The Ultimate Guide To Audio Post Production & Sound Design

Our Ultimate Guide to Audio Post Production will serve as the complete resource for anyone looking to learn more about the craft of audio post-production. This guide contains a specially curated selection of our blog posts from our archives, as well as external content such as videos, tips, and insights from trusted industry sources.

The Audio Post Process

Pre Production

Pre production covers all of the sound related activities that need to be completed before the camera starts rolling. It typically will include the following tasks: 

Script Analysis - Reading and annotating the script to form a basis of ideas that the Director can critique and build upon.

Building a Sound Team - The Sound Supervisor may get involved with building the team for Post Production and in some cases Location Sound. It is also important to build relationships between the whole team here.

Location Visits - Location Sound Recordists and/or Sound Supervisors will want to be present during location visits to troubleshoot sound issues and to look for opportunities for recording sound effects.

Spotting Session - The Supervising Sound Editor/Sound Designer will have a meeting with the Director, to perform a thorough creative analysis of the film and it's required sound assets.

Custom Sound Effects Recording - The Sound Effects Recordist will capture sounds that add authenticity and character to the film. These recordings can be taken from a variety of places, both at the location of the production, and during specific field recording trips.

Pre Production Sound Design - Some sounds may need to be created before production begins, to be played on set for actor's cues or to meet the Director's approval in time for Post Production to start.

Check out our blog post below for 7 ways to get involved in pre production sound design:

Check out Kaine Levy's post on a Director's perspective of audio post:

Take a look at our guest post for Pro Sound Effects on how to communicate post-production with directors:

Session Preparation

The Supervising Sound Editor and Re-recording Mixer will start by building a DAW master template that is suitable for the given project. This will likely house more than enough audio tracks to cover the whole films dialogue, sound effects and foley. They will then begin importing the necessary files: Video File with guidance audio track (used for checking synchronisation between sound and picture and OMF/AAF files (used for delivery of the production tracks synced by the Picture Editor).

Dialogue Editing

The Dialogue Editor will either take sections from the master template above or use his own smaller DAW template to edit the dialogues. They will be using the OMF/AAF files delivered by the Picture Editor which contain the raw Dialogue and Location Sound recordings correctly synced to the picture. Dialogue Editing involves trimming and extending clips, adding fades, copy and pasting, swapping out takes, and rendering audio repair effects onto clips. Removing any inconsistent and discomforting sounds allows the Re-recording Mixer to perform the mix with smooth and clean dialogue tracks. The Dialogue Edit can make or break a mix, so it is crucial to ensure that this sounds great before the Producer and Director make final approvals.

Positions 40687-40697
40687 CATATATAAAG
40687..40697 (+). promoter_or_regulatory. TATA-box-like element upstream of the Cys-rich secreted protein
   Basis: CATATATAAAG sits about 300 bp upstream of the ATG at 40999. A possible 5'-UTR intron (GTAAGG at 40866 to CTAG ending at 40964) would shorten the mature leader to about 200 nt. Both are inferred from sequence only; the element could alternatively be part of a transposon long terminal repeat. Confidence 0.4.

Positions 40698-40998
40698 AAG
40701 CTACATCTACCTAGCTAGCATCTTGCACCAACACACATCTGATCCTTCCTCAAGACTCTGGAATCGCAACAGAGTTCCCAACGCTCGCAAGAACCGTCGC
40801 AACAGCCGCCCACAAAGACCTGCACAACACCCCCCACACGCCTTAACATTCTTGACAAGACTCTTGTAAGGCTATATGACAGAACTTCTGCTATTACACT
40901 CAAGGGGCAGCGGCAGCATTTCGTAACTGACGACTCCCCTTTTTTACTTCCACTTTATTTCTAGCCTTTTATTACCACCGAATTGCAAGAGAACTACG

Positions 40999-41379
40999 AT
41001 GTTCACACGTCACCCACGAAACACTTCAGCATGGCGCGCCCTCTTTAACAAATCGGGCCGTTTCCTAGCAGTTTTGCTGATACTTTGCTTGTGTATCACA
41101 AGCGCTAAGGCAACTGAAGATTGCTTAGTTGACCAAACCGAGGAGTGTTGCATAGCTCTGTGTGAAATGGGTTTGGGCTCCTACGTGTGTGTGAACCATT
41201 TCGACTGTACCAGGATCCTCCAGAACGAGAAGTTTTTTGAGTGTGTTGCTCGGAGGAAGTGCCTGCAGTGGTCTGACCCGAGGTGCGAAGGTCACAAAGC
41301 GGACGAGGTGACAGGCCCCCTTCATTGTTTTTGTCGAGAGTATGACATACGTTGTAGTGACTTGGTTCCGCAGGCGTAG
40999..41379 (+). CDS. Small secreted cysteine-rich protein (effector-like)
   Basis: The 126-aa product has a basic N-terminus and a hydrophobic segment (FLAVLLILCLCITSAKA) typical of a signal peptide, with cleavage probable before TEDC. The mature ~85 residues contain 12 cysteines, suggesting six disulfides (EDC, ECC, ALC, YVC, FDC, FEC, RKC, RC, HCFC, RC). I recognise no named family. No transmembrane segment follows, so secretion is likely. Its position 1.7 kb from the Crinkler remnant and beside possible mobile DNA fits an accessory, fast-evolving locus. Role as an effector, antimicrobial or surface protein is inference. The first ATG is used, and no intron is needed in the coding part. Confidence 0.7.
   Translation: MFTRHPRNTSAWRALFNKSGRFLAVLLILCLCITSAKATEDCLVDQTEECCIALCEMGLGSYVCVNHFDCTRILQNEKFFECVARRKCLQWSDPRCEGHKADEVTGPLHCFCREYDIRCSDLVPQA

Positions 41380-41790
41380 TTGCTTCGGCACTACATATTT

Take a look at Izotope's page covering dialogue editing:

Take a look at Film Editing Pro's post covering dialogue editing:

Our guide on cleaning up dialogue using a process of elimination:

Sound Effects Editing/Sound Design

The Sound Effects/Design team is often the largest sub-department and has the most extensive workload on some projects. They will use a part of the larger master template, dragging, dropping, syncing, fading and checking audio files against the picture. They build layers of sound effects taken from personal or commercial libraries to create an immersive soundscape in line with the Directors notes.

These sounds come in multiple categories:

Spot Effects aka Cut Effects, Hard Effects - Spot Effects are intended to cover obvious sounds on screen such as doors, vehicles, fist punches etc. They may also be used to replace or enhance sounds captured on the production tracks that aren't suitable for the Final Mix. Spot Effects can be quite complex, a combination of intensive sound editing sessions and communicating with the Foley team are needed to get the best results. Action films tend to be heavier on Spot Effects, as they include more vehicles, gunshots and punches; all of which must be covered.